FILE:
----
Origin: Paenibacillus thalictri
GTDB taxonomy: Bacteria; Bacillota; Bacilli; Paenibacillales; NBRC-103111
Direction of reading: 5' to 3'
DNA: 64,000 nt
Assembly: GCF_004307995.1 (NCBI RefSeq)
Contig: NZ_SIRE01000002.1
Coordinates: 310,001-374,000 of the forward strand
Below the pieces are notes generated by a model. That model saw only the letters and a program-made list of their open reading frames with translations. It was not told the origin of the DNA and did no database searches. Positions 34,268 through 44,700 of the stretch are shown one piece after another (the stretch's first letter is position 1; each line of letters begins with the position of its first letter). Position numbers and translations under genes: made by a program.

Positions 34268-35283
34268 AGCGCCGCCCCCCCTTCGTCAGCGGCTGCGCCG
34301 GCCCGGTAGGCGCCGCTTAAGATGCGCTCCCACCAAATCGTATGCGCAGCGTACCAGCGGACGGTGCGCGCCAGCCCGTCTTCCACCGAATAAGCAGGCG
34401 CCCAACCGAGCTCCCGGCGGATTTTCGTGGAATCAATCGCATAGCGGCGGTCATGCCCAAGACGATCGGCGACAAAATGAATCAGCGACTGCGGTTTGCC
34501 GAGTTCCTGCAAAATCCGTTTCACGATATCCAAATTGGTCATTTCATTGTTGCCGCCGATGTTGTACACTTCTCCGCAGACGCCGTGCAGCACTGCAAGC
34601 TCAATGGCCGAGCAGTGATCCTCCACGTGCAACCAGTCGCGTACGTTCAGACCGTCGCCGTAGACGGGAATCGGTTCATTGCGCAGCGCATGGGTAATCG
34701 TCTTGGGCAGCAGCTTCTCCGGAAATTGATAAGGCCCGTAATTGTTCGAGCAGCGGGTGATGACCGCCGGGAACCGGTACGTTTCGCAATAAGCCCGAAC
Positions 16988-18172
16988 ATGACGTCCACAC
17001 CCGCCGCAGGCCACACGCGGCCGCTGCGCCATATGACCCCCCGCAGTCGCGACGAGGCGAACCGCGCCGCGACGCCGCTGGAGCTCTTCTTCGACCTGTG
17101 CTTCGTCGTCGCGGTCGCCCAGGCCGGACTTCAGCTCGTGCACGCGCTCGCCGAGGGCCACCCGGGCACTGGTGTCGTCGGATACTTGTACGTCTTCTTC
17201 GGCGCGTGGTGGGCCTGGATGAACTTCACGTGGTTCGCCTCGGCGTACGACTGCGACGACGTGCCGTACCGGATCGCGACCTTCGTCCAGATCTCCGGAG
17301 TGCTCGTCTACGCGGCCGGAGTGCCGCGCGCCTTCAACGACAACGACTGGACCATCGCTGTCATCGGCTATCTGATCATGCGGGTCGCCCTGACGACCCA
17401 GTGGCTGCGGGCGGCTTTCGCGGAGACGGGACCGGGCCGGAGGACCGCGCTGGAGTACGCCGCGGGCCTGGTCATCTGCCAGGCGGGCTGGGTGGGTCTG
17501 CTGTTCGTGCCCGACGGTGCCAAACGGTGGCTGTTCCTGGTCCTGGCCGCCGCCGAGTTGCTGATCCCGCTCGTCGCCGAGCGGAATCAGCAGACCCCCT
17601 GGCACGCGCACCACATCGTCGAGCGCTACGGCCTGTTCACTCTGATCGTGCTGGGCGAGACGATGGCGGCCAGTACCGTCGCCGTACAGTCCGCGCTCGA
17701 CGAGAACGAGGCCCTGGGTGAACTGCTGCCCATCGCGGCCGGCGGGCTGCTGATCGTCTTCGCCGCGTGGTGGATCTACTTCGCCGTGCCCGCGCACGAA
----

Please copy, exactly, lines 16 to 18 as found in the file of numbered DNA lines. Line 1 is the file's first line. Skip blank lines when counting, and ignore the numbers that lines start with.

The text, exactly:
Positions 16988-18172
16988 ATGACGTCCACAC
17001 CCGCCGCAGGCCACACGCGGCCGCTGCGCCATATGACCCCCCGCAGTCGCGACGAGGCGAACCGCGCCGCGACGCCGCTGGAGCTCTTCTTCGACCTGTG